The Greatest Show Off Earth!
Detroit Flyhouse Circus School teaches kids (and adults) to channel their inner acrobat
osmala-Jackson was a Flyhouse student before becoming a teacher and performer.
From Cirque du Soleil to the Ringling Brothers and Barnum & Bailey, high-flying performers have had countless audiences murmuring “I could never do that” for years. But every week, students at the Detroit Flyhouse Circus School twist their own “I could never” into “I just did” as they learn to defy gravity with classes in aerial acrobatics, trapeze, and more.
Located in Eastern Market — within walking distance of Shed 5 and the Wasserman Projects — the Flyhouse is nestled in what used to be a facility for produce vendors. Visitors enter a lime-green space equipped with lyras, trapeze bars, and other aerial apparatus hanging from its high ceilings.
Co-owners Micha Adams and Matthew Buss were both originally yoga instructors who stumbled upon the circus arts. Adams’ love for the circus led her to train with different teachers and schools around the country, who then encouraged her to start a studio of her own.
Adams opened Flyhouse in 2008, and a year later, Buss showed up to take one of her classes.
“After my first class I was hooked,” Buss says. “Micha and I began training together. I started teaching and performing with her shortly after, and we’ve been running the business together ever since.”
Buss says he helps students overcome their fears and perceived limitations by showing them how accessible the circus arts can be. While some people may start off thinking that they’re too weak or that it might be too hard, he enjoys watching them become stronger, both mentally and physically.
“You will be amazed by what you can do your very first class,” Buss says. “The hardest part is being brave enough to walk through the door and try it. Everything gets easier from there.”
Flyhouse caters to a wide range of ages, but their youth education and services can make the smallest acrobats feel like a big deal. Plus it may just be the one time parents actually give kids permission to join the circus.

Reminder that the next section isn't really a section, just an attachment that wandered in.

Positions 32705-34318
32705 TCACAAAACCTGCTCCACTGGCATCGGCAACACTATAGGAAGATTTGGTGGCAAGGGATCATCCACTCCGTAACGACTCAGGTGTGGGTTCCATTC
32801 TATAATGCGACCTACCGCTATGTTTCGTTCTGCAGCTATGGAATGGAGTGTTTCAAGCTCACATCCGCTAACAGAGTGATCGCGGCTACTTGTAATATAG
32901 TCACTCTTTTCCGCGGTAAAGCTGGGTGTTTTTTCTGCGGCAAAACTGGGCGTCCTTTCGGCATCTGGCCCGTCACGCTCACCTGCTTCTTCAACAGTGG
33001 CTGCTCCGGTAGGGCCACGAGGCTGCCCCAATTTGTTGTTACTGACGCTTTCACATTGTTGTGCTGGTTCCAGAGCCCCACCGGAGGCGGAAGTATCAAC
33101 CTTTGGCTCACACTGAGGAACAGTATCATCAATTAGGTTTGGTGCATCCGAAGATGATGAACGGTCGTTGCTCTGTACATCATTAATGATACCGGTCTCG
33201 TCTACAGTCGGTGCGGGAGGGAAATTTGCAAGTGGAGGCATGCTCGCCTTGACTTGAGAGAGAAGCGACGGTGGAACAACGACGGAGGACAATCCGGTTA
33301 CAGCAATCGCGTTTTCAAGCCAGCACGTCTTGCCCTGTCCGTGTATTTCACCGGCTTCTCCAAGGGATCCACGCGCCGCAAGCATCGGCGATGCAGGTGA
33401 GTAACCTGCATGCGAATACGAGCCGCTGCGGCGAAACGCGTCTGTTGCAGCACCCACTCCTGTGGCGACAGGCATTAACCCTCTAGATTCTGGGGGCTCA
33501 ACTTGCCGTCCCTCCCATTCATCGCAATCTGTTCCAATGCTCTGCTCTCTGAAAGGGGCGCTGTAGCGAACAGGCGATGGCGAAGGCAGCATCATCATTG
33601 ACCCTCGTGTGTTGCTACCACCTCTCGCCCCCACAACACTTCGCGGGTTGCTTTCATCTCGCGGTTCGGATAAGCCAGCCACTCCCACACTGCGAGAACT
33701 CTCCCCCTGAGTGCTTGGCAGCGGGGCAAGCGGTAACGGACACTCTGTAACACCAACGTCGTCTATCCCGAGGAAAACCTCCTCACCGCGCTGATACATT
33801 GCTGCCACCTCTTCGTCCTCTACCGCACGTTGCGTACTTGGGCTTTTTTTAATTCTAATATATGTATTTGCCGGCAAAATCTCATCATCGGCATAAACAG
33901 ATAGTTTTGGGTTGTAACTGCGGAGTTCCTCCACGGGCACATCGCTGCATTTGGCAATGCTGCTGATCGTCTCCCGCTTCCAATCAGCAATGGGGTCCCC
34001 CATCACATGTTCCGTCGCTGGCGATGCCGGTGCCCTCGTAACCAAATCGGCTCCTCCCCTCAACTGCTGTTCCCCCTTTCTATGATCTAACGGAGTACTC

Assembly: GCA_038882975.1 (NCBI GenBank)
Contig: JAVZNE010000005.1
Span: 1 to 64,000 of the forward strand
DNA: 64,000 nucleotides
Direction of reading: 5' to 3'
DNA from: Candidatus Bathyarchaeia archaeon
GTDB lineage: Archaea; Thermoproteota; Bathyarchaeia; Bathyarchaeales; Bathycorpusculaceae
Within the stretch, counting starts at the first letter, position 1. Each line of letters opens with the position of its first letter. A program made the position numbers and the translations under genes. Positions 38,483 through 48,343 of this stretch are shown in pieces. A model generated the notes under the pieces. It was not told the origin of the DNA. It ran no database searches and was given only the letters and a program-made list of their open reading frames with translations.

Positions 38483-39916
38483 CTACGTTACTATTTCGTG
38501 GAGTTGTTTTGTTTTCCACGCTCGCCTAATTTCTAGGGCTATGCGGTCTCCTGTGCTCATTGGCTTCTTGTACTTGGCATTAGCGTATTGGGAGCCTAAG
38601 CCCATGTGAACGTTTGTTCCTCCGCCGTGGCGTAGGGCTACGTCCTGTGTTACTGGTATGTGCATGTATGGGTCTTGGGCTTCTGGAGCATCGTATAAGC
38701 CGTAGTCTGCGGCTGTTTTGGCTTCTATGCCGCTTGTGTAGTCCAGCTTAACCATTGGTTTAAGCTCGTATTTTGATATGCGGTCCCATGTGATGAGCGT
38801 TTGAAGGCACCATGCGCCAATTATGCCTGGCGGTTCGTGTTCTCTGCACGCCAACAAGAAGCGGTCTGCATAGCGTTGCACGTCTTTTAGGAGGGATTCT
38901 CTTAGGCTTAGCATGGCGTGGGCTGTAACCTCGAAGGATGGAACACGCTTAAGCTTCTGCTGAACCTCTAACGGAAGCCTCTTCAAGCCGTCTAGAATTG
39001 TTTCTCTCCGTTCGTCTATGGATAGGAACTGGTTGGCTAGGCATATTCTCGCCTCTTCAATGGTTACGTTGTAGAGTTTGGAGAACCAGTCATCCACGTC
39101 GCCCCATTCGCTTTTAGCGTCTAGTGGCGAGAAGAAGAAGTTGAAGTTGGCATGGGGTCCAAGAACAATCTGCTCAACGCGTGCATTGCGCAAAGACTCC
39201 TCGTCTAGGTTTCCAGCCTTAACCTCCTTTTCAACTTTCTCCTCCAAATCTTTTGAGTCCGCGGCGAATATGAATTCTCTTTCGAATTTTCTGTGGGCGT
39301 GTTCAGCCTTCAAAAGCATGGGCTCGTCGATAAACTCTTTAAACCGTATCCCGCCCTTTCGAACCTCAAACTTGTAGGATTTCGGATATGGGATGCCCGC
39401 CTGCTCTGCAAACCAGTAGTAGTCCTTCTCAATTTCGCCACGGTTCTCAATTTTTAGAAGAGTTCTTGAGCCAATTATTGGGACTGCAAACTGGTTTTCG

“Parents can expect a welcoming atmosphere, clear instructions from teachers, and the chance for kids of all ability levels to learn something new and exciting,” says Flyhouse instructor Cortney Kosmala-Jackson. “And kids will definitely get exercise and burn off energy.”
Kosmala-Jackson was a student at Flyhouse for two and a half years before becoming a teacher and performer. She works frequently with both adults and children, noting that the main difference is that the latter are more likely to be found jumping up and down in line saying, “I want to do that! I want to go first!”
Special classes like circus kids camps and kids aerial samplers are offered in the summer, but regular classes — from flexibility and conditioning sessions to apparatus specialization, contortionism, hoop dancing, and partner acro yoga — are available to students of all levels of experience ages 7 and older.
Buss says the age limit is in place in order to ensure safety. Students need to be able to understand verbal instructions, know left from right, and have strong enough motor skills to grip fabric or a trapeze bar.
“The most important part of working with kids for us is letting them know that they are in charge of what they do,” Buss says. “There is no pressure, just support and encouragement.”
Kosmala-Jackson says she’s excited to witness the individual improvements each child is able to make.
“They build confidence, awareness of their body in space, physical strength and stability, creativity, and patience with the process of learning new skills,” she says. “They learn to trust in their abilities and are often surprised by what they can do.”
Aerial acrobatics offers children both a physical and creative outlet. Every move is accompanied by a clever moniker that’s easy to remember. For example, flipping into an upside-down split is called a star, while arching your upper torso confidently while reaching toward the sky is called the ship’s maiden.
Buss says one thing he’s learned from working with children is that play is a vehicle for creative growth. “And it shouldn’t be abandoned because you’ve ‘grown up.’
“Kids get enough pressure everywhere else in life,” Buss says. “At the Flyhouse, our only goal is to help them see that they can do great and amazing things and that doing those things can be fun.”
The fun isn’t just for kids, Buss adds. “I’m so thrilled every time a student of ours, young or old, accomplishes something they never in their wildest dreams thought they could do.”
1321 Watson St., Detroit; 313-674-6424; detroitflyhouse.com